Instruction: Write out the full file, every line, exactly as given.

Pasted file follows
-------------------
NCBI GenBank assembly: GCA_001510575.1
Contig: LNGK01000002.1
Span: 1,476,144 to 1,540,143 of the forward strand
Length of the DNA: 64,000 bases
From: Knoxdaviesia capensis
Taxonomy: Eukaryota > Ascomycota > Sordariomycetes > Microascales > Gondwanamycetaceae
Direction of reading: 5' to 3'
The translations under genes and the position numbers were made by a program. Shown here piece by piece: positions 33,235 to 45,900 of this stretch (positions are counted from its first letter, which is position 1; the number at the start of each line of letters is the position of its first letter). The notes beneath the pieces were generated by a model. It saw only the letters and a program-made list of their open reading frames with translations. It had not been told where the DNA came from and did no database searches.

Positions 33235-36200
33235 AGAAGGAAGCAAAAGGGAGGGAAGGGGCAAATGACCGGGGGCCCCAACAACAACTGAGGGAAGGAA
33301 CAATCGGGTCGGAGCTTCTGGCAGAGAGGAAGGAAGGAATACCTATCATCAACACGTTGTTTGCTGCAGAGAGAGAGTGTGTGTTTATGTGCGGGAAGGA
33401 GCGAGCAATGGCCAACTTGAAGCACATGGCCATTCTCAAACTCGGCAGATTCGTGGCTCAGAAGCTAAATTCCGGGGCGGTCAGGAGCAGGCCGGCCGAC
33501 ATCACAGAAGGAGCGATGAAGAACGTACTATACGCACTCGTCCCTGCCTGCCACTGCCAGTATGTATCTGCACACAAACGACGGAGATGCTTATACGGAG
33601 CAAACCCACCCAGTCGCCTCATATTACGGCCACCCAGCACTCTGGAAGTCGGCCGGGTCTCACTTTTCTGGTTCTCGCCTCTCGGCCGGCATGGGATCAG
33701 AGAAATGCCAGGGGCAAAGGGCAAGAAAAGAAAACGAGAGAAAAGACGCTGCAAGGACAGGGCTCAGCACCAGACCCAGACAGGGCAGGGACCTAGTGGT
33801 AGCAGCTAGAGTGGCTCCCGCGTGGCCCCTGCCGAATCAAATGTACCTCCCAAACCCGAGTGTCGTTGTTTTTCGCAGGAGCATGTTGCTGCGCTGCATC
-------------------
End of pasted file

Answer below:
NCBI GenBank assembly: GCA_001510575.1
Contig: LNGK01000002.1
Span: 1,476,144 to 1,540,143 of the forward strand
Length of the DNA: 64,000 bases
From: Knoxdaviesia capensis
Taxonomy: Eukaryota > Ascomycota > Sordariomycetes > Microascales > Gondwanamycetaceae
Direction of reading: 5' to 3'
The translations under genes and the position numbers were made by a program. Shown here piece by piece: positions 33,235 to 45,900 of this stretch (positions are counted from its first letter, which is position 1; the number at the start of each line of letters is the position of its first letter). The notes beneath the pieces were generated by a model. It saw only the letters and a program-made list of their open reading frames with translations. It had not been told where the DNA came from and did no database searches.

Positions 33235-36200
33235 AGAAGGAAGCAAAAGGGAGGGAAGGGGCAAATGACCGGGGGCCCCAACAACAACTGAGGGAAGGAA
33301 CAATCGGGTCGGAGCTTCTGGCAGAGAGGAAGGAAGGAATACCTATCATCAACACGTTGTTTGCTGCAGAGAGAGAGTGTGTGTTTATGTGCGGGAAGGA
33401 GCGAGCAATGGCCAACTTGAAGCACATGGCCATTCTCAAACTCGGCAGATTCGTGGCTCAGAAGCTAAATTCCGGGGCGGTCAGGAGCAGGCCGGCCGAC
33501 ATCACAGAAGGAGCGATGAAGAACGTACTATACGCACTCGTCCCTGCCTGCCACTGCCAGTATGTATCTGCACACAAACGACGGAGATGCTTATACGGAG
33601 CAAACCCACCCAGTCGCCTCATATTACGGCCACCCAGCACTCTGGAAGTCGGCCGGGTCTCACTTTTCTGGTTCTCGCCTCTCGGCCGGCATGGGATCAG
33701 AGAAATGCCAGGGGCAAAGGGCAAGAAAAGAAAACGAGAGAAAAGACGCTGCAAGGACAGGGCTCAGCACCAGACCCAGACAGGGCAGGGACCTAGTGGT
33801 AGCAGCTAGAGTGGCTCCCGCGTGGCCCCTGCCGAATCAAATGTACCTCCCAAACCCGAGTGTCGTTGTTTTTCGCAGGAGCATGTTGCTGCGCTGCATC